Herpetic whitlow is a painful infection of one or more fingers.
Herpes simplex viruses, which also cause cold sores, are usually the cause of herpetic whitlow. Most often the virus starts in a child’s mouth and then spreads to the fingers through a break in the skin. For example, your child’s finger might get infected when he sucks his thumb or other finger.
Symptoms may include:
Your healthcare provider will ask about your child's symptoms and medical history and examine your child. Your child may also have blood tests or a swab of the fluid from the sore to see what is causing the infection.
The infection usually gets better without treatment.
Your child’s healthcare provider may prescribe antiviral medicine. One form of the medicine is put on the skin. Your child may also need to take antiviral medicine by mouth to keep the blisters from coming back.
The infection should get better in 2 to 4 weeks. However, the virus stays in the body and so the infection could come back. Usually repeat infections are milder and heal more quickly.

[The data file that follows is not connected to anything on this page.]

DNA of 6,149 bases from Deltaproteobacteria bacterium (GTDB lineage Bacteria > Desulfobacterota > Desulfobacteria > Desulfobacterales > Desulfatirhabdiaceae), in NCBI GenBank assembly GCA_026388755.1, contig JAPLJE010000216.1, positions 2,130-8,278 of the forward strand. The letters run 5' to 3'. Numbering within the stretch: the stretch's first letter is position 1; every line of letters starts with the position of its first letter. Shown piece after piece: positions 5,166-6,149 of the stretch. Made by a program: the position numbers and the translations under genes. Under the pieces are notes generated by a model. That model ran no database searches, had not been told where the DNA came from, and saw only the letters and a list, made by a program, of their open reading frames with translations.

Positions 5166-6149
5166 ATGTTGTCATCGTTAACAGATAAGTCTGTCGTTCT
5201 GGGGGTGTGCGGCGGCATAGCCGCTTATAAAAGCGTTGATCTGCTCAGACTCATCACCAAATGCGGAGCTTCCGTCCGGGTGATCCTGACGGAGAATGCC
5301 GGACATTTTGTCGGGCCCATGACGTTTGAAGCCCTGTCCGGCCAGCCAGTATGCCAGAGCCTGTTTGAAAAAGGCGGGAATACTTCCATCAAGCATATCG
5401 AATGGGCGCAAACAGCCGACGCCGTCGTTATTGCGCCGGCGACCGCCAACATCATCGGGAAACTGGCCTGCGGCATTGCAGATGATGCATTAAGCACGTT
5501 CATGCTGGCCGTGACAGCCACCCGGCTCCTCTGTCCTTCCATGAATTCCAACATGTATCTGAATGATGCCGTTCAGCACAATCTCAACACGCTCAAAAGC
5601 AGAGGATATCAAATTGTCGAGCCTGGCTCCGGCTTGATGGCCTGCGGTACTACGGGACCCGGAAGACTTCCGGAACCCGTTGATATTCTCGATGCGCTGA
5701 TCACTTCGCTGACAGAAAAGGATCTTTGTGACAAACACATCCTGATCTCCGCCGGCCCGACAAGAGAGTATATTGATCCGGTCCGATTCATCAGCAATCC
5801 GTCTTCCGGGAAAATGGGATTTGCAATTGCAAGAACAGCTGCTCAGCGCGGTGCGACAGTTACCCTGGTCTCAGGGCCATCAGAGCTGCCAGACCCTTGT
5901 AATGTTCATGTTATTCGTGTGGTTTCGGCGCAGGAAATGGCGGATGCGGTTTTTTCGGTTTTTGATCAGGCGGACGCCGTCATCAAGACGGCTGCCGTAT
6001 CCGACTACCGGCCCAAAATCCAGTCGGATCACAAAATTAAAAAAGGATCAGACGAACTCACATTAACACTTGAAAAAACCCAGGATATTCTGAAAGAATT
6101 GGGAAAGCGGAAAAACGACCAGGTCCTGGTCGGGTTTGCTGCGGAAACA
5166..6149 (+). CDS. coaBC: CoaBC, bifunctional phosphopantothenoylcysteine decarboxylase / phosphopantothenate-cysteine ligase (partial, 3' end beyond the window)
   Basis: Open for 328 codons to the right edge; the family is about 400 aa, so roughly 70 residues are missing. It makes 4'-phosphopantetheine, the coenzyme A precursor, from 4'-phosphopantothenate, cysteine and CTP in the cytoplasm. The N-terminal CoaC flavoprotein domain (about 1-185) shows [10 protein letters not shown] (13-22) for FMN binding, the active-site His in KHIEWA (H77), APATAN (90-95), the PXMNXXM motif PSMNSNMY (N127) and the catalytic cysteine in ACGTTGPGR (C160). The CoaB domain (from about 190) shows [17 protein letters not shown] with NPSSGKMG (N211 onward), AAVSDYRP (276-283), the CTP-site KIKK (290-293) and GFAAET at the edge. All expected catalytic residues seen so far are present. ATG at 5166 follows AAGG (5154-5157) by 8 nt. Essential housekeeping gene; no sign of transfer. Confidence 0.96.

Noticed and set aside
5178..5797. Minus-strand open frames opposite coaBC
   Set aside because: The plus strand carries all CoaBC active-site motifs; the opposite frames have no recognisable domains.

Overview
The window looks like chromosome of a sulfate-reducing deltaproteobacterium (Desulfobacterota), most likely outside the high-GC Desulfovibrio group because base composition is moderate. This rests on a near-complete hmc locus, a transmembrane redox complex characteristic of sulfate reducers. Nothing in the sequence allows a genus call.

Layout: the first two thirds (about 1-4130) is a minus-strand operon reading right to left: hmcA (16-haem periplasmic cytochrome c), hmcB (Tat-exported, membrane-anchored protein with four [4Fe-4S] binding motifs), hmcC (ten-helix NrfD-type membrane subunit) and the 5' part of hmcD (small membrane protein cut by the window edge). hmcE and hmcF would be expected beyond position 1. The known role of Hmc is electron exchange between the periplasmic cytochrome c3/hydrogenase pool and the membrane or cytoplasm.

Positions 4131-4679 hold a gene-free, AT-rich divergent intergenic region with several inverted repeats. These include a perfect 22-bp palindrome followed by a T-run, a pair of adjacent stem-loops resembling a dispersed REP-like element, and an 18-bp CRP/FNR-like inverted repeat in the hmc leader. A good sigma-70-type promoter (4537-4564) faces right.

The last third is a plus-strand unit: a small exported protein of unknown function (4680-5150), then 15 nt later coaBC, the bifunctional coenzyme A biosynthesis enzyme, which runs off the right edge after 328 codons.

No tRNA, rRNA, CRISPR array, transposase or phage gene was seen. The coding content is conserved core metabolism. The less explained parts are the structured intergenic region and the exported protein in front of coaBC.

Follow the full course of treatment prescribed by your child’s healthcare provider.
You can give your child acetaminophen or ibuprofen for both fever and pain.
The fluid in the blisters can spread the infection if it touches other parts of your child's body or other people. Cover the blisters with a bandage. You can also cover the bandage with clothing (such as gloves or socks) to keep the virus from spreading.
Ask your child’s provider:
Make sure you know when your child should come back for a checkup.
The virus is usually spread from other parts of the body. The best way to prevent the infection is to keep your child from biting his nails or putting his fingers in his mouth, especially when your child has a cold sore.